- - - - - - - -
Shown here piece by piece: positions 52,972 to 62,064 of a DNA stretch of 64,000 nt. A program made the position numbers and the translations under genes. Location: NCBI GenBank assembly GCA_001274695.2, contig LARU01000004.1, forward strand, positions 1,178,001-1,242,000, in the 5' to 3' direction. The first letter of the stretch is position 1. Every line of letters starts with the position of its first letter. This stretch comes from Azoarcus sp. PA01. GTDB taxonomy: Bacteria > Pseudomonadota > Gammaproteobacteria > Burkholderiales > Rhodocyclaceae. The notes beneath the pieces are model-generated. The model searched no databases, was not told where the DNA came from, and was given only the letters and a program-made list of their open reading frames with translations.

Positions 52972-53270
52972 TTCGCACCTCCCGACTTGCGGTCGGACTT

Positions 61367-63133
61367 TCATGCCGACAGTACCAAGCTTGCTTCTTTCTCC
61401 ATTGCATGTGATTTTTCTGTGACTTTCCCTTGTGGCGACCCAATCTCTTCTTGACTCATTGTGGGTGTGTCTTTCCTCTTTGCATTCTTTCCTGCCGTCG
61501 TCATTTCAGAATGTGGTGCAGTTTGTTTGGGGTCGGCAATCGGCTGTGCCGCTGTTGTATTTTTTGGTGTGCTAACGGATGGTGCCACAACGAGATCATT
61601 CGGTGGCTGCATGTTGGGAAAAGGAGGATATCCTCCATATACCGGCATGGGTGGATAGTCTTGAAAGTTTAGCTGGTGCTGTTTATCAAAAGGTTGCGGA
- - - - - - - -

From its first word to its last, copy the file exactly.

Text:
Shown here piece by piece: positions 52,972 to 62,064 of a DNA stretch of 64,000 nt. A program made the position numbers and the translations under genes. Location: NCBI GenBank assembly GCA_001274695.2, contig LARU01000004.1, forward strand, positions 1,178,001-1,242,000, in the 5' to 3' direction. The first letter of the stretch is position 1. Every line of letters starts with the position of its first letter. This stretch comes from Azoarcus sp. PA01. GTDB taxonomy: Bacteria > Pseudomonadota > Gammaproteobacteria > Burkholderiales > Rhodocyclaceae. The notes beneath the pieces are model-generated. The model searched no databases, was not told where the DNA came from, and was given only the letters and a program-made list of their open reading frames with translations.

Positions 52972-53270
52972 TTCGCACCTCCCGACTTGCGGTCGGACTT

Positions 61367-63133
61367 TCATGCCGACAGTACCAAGCTTGCTTCTTTCTCC
61401 ATTGCATGTGATTTTTCTGTGACTTTCCCTTGTGGCGACCCAATCTCTTCTTGACTCATTGTGGGTGTGTCTTTCCTCTTTGCATTCTTTCCTGCCGTCG
61501 TCATTTCAGAATGTGGTGCAGTTTGTTTGGGGTCGGCAATCGGCTGTGCCGCTGTTGTATTTTTTGGTGTGCTAACGGATGGTGCCACAACGAGATCATT
61601 CGGTGGCTGCATGTTGGGAAAAGGAGGATATCCTCCATATACCGGCATGGGTGGATAGTCTTGAAAGTTTAGCTGGTGCTGTTTATCAAAAGGTTGCGGA